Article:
As a professional engineer in the energy production field since graduating from Tufts in 1958, I was troubled to see pictures of student activities (“Cleaning Up the Energy Act,” winter 2005) in your magazine. I’m sure these two clowns have no idea where the electricity comes from for their cell phone and laptop chargers, TVs, stereos, and room hotplates other than the plug in the wall and some distant windmill.

They should take a walk to the bottom of the hill, where the engineering students are learning about all forms of energy and maybe those two would have the windmill hugging the smokestack crying, “Thank you for making this country more energy independent.” They would also learn that more than 50 percent of the electricity generated in the U.S.A. comes from coal and that each American consumes about 7,500 pounds of coal-produced energy per year. Wind energy has some problems with bird whacking, noise and scenic pollution, etc., and needs more study.

It’s too bad that coal takes a bad rap, maybe because it’s black and dirty, but tremendous progress has occurred, funded by the utility companies (your electric costs) to develop clean coal technologies in the last 50 years. Visit the website of Electric Power Research Institute, Palo Alto, CA (www.epri.com) to learn more. Maybe the two students in the photo will someday “come up with a smart idea,” this time focusing on the progress of electric generation technology in concert and partnership with the environmental regulations rather than mocking king coal and other fossil fuel emissions from smokestacks.

Peter F. Stanley, E58
Whitefish, MT

An Incredible Legacy
Your article about term scholarships (“Gifts to Grow On,” winter 2005) brought back many memories for me of my own scholarship experience at Tufts. A small-town Maine girl, I was able to go to Tufts due to the generosity of Ruth Haskell and her husband. When I was informed that I was the recipient of the Haskell Scholarship and encouraged to write to Mrs. Haskell, I did so in the most formal, polite, and careful letter I could compose. Not long after, I received a note from Mrs. Haskell, saying, “Well, that was very nice, but now tell me what you are really like!” That began a relationship that lasted until she died. She invited me and my fiancé to dine with her at Longwood Towers in Boston one Sunday, an experience indelibly marked in my memory by the menu item “sweetbreads,” which I certainly had never tasted, and by a look at Brahmin Boston that I would never have come across in my circle. During the summer she invited my mother and me to her home in Rockport, Maine. As we pulled up to the back door, the custom where I grew up, the butler met us and asked us to go around to the front. We were treated to a lovely tea on fine china with petits fours, and sparkling conversation with this remarkable lady. The next summer she invited my fiancé and me to her “cottage” in Thomaston, Maine. We had a “politician’s luncheon” (her words—chicken and peas) with views of the bay beyond. She was interested in everything about Tufts and what the young folks were up to. Although she was by then very elderly, there was nothing old about her spirit and interest in being up to date. She attended our wedding, gave us a wedding gift that funded an entire living room set (in 1968), and sent anonymously every Christmas after that until she died a place setting of our silver pattern. I think of her often, usually with chagrin that I was so young and inexperienced that I did not appreciate what a treasure she was, so full of wisdom and so generous with both time and money. I wish I had gotten to know her better, that I had developed a more personal relationship with her. But I also like to think that she would be proud that I have continued my relationship with Tufts over the years, used my Tufts education in teaching Latin and in leadership in foreign language education for 25 years, and in encouraging and mentoring young people, many of whom have chosen to attend Tufts over the years. To those you profiled and the others who have given to term scholarships, kudos—your good deeds will be remembered always.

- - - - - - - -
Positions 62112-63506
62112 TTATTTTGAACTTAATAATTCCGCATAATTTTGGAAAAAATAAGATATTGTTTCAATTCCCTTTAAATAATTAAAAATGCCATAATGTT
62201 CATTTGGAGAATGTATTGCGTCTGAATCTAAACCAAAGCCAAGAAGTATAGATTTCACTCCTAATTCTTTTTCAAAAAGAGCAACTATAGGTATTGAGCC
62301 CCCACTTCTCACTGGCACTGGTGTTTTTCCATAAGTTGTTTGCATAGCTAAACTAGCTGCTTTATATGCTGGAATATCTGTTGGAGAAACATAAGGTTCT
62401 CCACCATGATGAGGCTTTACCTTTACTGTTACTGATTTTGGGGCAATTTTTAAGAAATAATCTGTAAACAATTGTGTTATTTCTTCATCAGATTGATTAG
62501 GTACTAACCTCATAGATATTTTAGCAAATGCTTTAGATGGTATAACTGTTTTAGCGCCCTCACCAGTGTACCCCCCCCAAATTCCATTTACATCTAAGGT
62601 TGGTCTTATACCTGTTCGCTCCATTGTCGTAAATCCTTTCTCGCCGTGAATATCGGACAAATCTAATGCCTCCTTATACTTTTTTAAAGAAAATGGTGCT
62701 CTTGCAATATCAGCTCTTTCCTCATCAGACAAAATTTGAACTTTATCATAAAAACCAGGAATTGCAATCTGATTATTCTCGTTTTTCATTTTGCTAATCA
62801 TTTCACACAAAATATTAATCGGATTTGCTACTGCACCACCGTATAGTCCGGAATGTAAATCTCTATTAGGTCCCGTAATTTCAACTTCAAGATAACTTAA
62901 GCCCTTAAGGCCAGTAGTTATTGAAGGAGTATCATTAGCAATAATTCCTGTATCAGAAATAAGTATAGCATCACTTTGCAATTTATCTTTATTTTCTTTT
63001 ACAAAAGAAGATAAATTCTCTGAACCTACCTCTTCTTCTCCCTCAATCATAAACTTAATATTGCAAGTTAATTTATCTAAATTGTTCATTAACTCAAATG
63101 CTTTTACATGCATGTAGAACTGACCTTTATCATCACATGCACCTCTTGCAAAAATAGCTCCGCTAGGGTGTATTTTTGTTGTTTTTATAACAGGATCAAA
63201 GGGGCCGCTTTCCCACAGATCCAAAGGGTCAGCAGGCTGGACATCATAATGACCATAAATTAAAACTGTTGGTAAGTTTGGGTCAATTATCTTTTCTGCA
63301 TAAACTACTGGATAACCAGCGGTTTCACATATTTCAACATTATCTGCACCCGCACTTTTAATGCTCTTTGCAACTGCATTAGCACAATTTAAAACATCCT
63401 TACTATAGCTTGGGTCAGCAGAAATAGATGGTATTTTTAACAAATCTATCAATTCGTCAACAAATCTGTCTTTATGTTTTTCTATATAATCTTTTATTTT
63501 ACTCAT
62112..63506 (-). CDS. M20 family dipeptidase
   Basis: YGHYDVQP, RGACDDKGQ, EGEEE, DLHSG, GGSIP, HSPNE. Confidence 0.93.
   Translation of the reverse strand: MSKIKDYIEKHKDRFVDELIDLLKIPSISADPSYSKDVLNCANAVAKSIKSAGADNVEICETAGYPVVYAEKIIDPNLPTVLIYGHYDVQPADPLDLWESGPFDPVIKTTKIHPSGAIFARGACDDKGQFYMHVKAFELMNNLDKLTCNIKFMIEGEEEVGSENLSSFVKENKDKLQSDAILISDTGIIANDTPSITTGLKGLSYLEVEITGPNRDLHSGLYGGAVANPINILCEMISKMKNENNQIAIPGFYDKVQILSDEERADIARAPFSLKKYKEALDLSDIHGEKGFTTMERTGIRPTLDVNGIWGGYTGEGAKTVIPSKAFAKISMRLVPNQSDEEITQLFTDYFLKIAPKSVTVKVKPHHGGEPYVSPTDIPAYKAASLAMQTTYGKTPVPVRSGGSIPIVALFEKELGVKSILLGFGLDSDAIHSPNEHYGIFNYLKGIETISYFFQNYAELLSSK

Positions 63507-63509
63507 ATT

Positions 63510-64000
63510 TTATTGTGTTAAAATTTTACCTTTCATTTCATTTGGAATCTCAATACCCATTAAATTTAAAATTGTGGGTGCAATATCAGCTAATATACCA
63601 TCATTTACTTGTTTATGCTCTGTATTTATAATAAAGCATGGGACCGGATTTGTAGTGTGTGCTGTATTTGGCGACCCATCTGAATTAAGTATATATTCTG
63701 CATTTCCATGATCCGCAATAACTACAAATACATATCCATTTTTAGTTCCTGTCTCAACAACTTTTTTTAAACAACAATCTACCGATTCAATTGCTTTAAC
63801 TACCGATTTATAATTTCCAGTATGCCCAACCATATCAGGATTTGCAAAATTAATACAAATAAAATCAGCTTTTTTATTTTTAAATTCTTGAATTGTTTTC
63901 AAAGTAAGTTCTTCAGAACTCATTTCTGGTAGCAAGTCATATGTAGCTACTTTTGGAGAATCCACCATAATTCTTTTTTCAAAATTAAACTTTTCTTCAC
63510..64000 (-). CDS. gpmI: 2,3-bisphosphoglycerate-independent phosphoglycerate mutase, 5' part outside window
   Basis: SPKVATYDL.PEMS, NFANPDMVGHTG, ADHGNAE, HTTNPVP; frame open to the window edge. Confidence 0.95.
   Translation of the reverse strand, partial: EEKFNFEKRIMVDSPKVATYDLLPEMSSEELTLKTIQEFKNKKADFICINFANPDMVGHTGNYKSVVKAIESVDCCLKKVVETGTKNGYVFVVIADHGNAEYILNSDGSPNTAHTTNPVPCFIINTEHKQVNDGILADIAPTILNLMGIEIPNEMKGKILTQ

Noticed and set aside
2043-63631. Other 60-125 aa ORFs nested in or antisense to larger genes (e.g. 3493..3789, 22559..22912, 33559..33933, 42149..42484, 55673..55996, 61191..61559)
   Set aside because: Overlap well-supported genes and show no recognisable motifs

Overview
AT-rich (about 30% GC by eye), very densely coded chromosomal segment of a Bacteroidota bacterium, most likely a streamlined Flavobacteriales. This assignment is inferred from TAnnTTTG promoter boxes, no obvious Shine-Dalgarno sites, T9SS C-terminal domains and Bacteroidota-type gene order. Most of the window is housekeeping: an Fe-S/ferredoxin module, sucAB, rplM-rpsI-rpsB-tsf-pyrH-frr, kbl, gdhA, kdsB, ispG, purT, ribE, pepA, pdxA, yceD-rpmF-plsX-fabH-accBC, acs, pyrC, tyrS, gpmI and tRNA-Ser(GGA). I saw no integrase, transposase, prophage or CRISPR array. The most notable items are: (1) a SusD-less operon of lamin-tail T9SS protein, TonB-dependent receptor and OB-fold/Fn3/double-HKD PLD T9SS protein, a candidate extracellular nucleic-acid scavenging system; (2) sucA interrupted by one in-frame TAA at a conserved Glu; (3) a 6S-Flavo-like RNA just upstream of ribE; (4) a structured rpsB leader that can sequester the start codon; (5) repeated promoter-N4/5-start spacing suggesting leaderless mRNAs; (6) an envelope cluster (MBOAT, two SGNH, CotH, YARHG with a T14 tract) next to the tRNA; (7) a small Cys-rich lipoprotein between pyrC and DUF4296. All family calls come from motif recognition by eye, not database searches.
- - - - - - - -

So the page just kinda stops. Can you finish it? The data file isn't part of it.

Carlene Weber Craib, J68, G94
Westford, MA